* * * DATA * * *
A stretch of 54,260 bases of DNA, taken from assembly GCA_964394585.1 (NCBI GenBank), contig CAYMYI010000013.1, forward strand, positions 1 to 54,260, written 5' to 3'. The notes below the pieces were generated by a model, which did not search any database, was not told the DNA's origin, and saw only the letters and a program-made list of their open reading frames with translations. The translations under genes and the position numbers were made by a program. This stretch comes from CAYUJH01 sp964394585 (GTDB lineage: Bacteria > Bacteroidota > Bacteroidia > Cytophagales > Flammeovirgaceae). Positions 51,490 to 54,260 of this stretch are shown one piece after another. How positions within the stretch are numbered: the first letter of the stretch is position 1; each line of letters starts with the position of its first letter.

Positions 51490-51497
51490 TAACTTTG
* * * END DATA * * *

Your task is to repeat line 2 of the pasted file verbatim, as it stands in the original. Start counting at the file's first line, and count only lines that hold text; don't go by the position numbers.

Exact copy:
Positions 51490-51497